For Mark Roberts’ Use: In December, the Fed finally moved ahead with the interest rate hike that had been promised all year. Overall, this is a good sign, as interest rates have remained low for nearly a decade following the economic crisis of 2008 and the Great Recession. An interest rate hike is a sign of an improving economy, which of course benefits us all.
Why do they raise rates? You might wonder why the Fed would respond to positive economic news by raising interest rates. The full explanation could become much too complicated for this blog, but the simple answer is that raising rates can help control inflation and support our economic strength. When the Fed lowers rates, it’s a sign that the economy is contracting. Increasing rates indicates that the economy is growing.
Basically, they want to encourage employment to keep growing while also preventing inflation from getting out of control. The goal of the Fed is to keep the inflation rate at about 2 percent.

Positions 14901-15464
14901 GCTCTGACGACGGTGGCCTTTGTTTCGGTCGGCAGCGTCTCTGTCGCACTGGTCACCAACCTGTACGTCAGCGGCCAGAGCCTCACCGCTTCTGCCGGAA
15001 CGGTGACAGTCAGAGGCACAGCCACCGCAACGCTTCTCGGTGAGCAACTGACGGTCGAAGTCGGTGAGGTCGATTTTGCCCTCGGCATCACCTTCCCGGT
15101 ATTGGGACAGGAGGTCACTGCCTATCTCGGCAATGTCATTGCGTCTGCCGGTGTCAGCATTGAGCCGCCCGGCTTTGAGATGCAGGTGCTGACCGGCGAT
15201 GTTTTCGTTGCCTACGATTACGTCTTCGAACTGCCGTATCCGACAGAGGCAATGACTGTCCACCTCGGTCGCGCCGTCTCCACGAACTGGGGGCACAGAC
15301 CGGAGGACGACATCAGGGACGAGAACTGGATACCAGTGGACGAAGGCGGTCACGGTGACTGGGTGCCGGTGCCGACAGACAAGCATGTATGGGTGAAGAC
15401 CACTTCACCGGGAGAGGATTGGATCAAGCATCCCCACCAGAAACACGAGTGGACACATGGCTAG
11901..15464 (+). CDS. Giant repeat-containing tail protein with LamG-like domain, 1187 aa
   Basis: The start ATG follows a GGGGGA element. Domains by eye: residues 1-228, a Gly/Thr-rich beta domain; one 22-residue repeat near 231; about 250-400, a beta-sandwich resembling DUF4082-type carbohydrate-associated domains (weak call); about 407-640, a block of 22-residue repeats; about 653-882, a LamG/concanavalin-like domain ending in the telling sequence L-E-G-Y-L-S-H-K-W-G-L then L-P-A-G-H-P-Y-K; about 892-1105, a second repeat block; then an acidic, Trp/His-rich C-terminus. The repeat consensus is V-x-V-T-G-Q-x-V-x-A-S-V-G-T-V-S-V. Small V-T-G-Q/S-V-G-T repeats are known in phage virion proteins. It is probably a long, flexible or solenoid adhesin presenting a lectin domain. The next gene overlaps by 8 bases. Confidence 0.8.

How does this affect me? It’s one thing to investigate and understand complex, national economic matters. But for most people, the real concern boils down to: How does this affect me? The answer is that rising interest rates can carry both positive and negative impacts for any individual.
If you have money in the bank, obviously you can expect those funds to grow a little faster under higher interest rates (assuming you place the money in an appropriate growth vehicle). Rising rates, in many cases, is good news for investors who balance their portfolios appropriately. But of course, if you borrow money you will also be paying more interest. With rates expected to rise at least once more this coming year (and possibly several more times, depending on how the economy performs), you might be wise to consider that forecast when making decisions about borrowing.
As always, you should continue to consult carefully with a financial planner when analyzing the impact of economic conditions. So give us a call, and we can help you decide how these events might affect you.